Is gender imbalance in the yachting industry improving?

UKSA is a national maritime charity, based on the Isle of Wight, with a vision to widen access to maritime training and enhance life skills and employment in the sector. We’ve been fortunate enough to speak with them and find out which Superyacht training courses they offer, and why they think they’ve seen a rise in female yacht crew applicants.

superyacht training

Q&A with James Potipher, UKSA Superyacht Cadetship Manager:

What Superyacht training courses do you offer for yachties?

We offer three main courses for our Superyacht students: 

1. Superyacht Cadetship program –  A four-year structured course, designed to help students obtain employment in the industry. And, rise up the ranks to OOW and beyond. The first phase is an intensive five-month course that equips students with their Yachtmaster and engineering qualifications. Students will gain all the qualifications needed to become a junior Deckhand.

2. Superyacht Crew Training – An intensive three-week course. This program will prepare students for their first deckhand job on a superyacht by providing skills and qualifications. Students will come out of this course with deck work skills, powerboat licenses, and basic safety training.

3. UKSA’s intensive three-week Superyacht Interior Training course – For students looking to begin their career as a steward/stewardess. It provides all the skills and qualifications required to secure that first job onboard a superyacht. Students will come out of this course with interior skills, powerboat licenses, and basic safety training.

During each course, time is spent creating CVs, applying for jobs, and outlining what to expect. All training phases are inclusive of food and accommodation, with funding opportunities available. 

What changes have you seen to course intakes since the beginning of the pandemic?

Course intakes have been steady during the pandemic. We have adapted our training to meet the rules and regulations in place. And, as an educational provider, we were able to run most of the courses as normal. A lot of our latest intakes are those who have thought about their career during the lockdowns.  And subsequently, decided on a different route. 

You’ve recently seen a 150 percent increase in female applicants for your Superyacht training cadet course. What do you think caused this?

I think the industry is changing. The number of female applicants enrolling on the Superyacht Crew Training and the Cadetship is mirrored by the way the industry is changing with time. There are a lot more opportunities available for female deckhands, providing a good entry point into the industry.

Do you think the yachting industry will be close to becoming more of a 50:50 split, rather than primarily dominated by males? Or do you think that there is still a long way to go?

Getting to a 50:50 split will take some time. However, looking at the number of female applicants we’ve received, we are moving in the right direction. Will it ever be an even split? I don’t know, but I truly believe we can make the split more even in the future.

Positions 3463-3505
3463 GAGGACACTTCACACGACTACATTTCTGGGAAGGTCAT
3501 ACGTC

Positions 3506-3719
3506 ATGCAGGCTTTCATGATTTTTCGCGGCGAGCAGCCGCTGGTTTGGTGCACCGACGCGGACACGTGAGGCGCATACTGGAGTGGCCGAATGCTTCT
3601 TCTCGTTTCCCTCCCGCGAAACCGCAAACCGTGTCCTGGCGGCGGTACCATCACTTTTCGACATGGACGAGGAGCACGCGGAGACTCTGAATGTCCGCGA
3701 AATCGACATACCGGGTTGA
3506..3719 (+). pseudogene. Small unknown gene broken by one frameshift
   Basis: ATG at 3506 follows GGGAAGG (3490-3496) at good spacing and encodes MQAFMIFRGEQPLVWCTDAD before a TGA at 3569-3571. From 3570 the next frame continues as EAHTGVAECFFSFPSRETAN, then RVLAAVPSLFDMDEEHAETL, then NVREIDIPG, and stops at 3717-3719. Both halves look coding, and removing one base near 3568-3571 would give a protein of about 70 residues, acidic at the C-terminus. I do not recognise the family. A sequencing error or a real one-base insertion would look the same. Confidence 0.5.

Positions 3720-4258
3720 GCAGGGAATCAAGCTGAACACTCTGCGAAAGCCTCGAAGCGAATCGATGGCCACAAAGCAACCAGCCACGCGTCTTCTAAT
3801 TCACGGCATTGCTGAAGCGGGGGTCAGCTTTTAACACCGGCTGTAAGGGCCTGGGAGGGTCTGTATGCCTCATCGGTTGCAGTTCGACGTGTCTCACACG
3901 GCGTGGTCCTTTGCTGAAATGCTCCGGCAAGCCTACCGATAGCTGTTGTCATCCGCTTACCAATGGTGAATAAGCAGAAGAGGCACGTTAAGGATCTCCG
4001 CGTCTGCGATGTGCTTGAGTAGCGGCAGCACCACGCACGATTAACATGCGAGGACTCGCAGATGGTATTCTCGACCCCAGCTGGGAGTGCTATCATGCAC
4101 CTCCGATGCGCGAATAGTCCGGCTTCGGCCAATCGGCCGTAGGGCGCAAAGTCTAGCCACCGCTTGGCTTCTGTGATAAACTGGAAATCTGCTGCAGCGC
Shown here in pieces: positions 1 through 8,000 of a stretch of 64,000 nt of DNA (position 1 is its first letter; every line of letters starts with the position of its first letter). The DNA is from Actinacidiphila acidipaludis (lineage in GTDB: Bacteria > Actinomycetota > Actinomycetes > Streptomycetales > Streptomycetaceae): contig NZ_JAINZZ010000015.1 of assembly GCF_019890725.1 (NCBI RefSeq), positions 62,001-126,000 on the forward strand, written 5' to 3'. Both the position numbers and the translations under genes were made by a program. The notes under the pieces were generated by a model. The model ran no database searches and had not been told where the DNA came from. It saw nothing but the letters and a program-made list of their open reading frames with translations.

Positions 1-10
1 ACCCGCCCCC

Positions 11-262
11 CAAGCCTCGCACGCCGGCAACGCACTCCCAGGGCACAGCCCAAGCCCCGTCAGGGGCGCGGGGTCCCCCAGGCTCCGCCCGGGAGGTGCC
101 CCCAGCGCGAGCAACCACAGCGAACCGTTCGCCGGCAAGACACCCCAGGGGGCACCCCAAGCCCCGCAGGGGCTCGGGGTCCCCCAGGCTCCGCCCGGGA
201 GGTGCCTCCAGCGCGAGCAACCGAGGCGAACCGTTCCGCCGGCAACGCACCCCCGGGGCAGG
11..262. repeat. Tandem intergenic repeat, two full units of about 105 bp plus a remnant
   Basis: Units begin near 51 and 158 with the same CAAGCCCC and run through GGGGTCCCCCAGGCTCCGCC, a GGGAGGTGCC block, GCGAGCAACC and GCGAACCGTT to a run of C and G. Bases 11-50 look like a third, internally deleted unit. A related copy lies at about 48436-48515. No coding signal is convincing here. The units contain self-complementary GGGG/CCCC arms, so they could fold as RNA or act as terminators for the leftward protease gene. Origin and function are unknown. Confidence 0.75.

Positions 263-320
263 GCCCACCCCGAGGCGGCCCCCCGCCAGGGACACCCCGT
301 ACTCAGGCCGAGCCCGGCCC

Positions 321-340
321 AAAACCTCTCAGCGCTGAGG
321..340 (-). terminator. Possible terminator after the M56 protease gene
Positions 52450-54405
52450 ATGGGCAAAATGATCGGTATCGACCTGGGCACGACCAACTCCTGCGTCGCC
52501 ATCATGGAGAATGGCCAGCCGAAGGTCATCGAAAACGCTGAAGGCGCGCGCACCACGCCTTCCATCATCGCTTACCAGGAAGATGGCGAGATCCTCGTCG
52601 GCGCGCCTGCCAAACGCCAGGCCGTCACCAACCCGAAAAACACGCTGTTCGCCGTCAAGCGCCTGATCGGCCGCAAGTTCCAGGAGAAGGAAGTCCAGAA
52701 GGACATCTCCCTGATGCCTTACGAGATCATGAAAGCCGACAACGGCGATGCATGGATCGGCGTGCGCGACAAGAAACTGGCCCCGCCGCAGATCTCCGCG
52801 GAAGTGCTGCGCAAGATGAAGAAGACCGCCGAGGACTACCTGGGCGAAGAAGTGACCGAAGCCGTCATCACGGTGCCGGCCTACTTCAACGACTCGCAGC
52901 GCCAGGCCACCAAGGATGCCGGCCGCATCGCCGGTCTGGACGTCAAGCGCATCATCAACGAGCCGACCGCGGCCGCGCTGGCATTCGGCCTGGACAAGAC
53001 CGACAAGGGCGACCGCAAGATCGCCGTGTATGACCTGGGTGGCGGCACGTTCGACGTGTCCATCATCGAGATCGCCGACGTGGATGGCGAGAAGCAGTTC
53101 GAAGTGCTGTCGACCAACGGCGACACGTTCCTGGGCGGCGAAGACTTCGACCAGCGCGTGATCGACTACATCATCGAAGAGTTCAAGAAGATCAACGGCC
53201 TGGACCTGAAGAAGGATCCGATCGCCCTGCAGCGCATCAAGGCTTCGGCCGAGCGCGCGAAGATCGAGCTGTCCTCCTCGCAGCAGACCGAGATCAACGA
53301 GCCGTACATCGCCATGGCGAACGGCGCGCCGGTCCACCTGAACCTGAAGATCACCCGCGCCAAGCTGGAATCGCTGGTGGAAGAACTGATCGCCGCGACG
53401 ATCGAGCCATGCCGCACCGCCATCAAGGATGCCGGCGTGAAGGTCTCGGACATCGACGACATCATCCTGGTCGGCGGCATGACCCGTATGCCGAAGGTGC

UKSA -James Potipher

How successful have female yachtie students who have finished the cadetship course been in finding their first position? Has it been difficult? and what would you say their success rate is when compared with females completing the Superyacht interior course?

There isn’t a big difference between the percentage of male to female students getting their first job after the cadetship. One of the biggest barriers to getting the first job is the rooming onboard a vessel. Generally, male students will stay in a room together. So, this can be the difficulty females experience when finding their first role. Although many boats are specifically looking for female deckhands, there are plenty of opportunities in the industry.

There’s no doubt in my mind that you’ve heard of Captain Sandy from the popular reality TV series Below Deck. Captain Sandy is a great example of a woman in a traditionally male-dominated field who has achieved incredible success. Do you think this may have had anything to do with the dramatic increase in female applicants in the Superyacht training courses?

Unfortunately, I have never watched Below Deck. But having the presence of a female captain is a positive thing. It will hopefully encourage and help more women get into the industry. Other prominent figures also show the balance is shifting. Such as Kate McCue, one of the first female captains of a mega cruise ship. And, the first all-female crew of an A380. Albeit, slowly to start with hopefully, the shift will change for the positive.

Captain Sandy - Below deck

Do you believe, that the reality TV series, Below Deck has influenced superyacht training course applications?

I personally think Below Deck has had little influence regarding our course applications. From what I hear and from my experience in the industry, what happens in the show might differ from reality. If a documentary was made showcasing my time onboard it may not match up to what occurs Below Deck. It would have been many hours scrubbing teak decks, cleaning windows, and polishing stainless steel. Which, may not be the greatest viewing. But the exposure to the Superyacht industry is always good. And, if this helps more people get into the industry, the better. 

If you are a female considering starting your Superyacht training, now is your time to shine!

Female applicants are welcome on all superyacht training courses. For more information on the courses available at UKSA click here.

For the latest Superyacht news, click here.

Related articles